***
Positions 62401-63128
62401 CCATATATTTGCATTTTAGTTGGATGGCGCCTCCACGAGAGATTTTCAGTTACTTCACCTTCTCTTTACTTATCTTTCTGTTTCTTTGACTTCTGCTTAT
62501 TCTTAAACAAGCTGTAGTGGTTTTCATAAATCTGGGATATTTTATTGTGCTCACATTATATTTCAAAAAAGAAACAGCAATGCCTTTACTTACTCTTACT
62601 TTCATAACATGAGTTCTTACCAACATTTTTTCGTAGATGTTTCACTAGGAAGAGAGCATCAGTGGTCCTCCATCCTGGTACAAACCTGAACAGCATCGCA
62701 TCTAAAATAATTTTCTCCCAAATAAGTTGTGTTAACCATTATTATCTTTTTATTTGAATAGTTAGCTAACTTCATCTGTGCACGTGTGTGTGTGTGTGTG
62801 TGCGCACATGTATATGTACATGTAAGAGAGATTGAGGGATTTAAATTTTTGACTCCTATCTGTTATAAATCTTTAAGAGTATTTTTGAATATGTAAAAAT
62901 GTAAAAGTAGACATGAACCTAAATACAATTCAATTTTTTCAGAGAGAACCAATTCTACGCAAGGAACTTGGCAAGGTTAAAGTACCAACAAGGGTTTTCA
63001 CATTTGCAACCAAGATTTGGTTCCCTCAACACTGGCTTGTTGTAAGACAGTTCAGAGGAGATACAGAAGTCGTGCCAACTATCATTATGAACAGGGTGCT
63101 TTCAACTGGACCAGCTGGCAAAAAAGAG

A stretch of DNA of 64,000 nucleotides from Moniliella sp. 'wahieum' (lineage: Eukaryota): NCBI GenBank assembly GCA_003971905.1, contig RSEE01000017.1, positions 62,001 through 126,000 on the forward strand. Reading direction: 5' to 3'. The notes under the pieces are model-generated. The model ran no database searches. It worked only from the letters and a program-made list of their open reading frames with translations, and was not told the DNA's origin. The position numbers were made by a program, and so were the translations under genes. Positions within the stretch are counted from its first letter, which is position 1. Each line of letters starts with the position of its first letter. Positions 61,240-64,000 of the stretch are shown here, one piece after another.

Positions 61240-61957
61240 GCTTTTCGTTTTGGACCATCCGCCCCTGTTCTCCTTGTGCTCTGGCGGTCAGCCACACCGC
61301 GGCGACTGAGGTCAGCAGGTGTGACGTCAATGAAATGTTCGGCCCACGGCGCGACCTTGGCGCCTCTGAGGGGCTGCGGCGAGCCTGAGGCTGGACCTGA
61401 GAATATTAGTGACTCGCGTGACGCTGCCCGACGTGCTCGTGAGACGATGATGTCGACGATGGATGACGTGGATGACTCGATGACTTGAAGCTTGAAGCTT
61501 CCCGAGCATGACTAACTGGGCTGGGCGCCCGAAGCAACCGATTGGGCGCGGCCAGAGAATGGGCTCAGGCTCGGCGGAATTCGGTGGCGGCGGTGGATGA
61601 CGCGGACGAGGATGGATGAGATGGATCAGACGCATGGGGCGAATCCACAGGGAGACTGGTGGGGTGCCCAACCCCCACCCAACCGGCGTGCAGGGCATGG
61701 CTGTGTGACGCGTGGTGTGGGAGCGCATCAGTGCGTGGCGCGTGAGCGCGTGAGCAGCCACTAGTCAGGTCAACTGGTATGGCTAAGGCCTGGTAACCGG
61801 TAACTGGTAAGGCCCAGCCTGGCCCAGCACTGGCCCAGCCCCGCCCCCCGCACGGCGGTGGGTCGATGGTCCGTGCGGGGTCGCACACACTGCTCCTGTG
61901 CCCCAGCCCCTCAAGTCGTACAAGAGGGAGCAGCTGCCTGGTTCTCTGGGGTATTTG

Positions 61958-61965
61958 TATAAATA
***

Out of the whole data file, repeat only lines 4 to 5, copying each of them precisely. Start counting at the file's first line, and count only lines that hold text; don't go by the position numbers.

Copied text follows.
62601 TTCATAACATGAGTTCTTACCAACATTTTTTCGTAGATGTTTCACTAGGAAGAGAGCATCAGTGGTCCTCCATCCTGGTACAAACCTGAACAGCATCGCA
62701 TCTAAAATAATTTTCTCCCAAATAAGTTGTGTTAACCATTATTATCTTTTTATTTGAATAGTTAGCTAACTTCATCTGTGCACGTGTGTGTGTGTGTGTG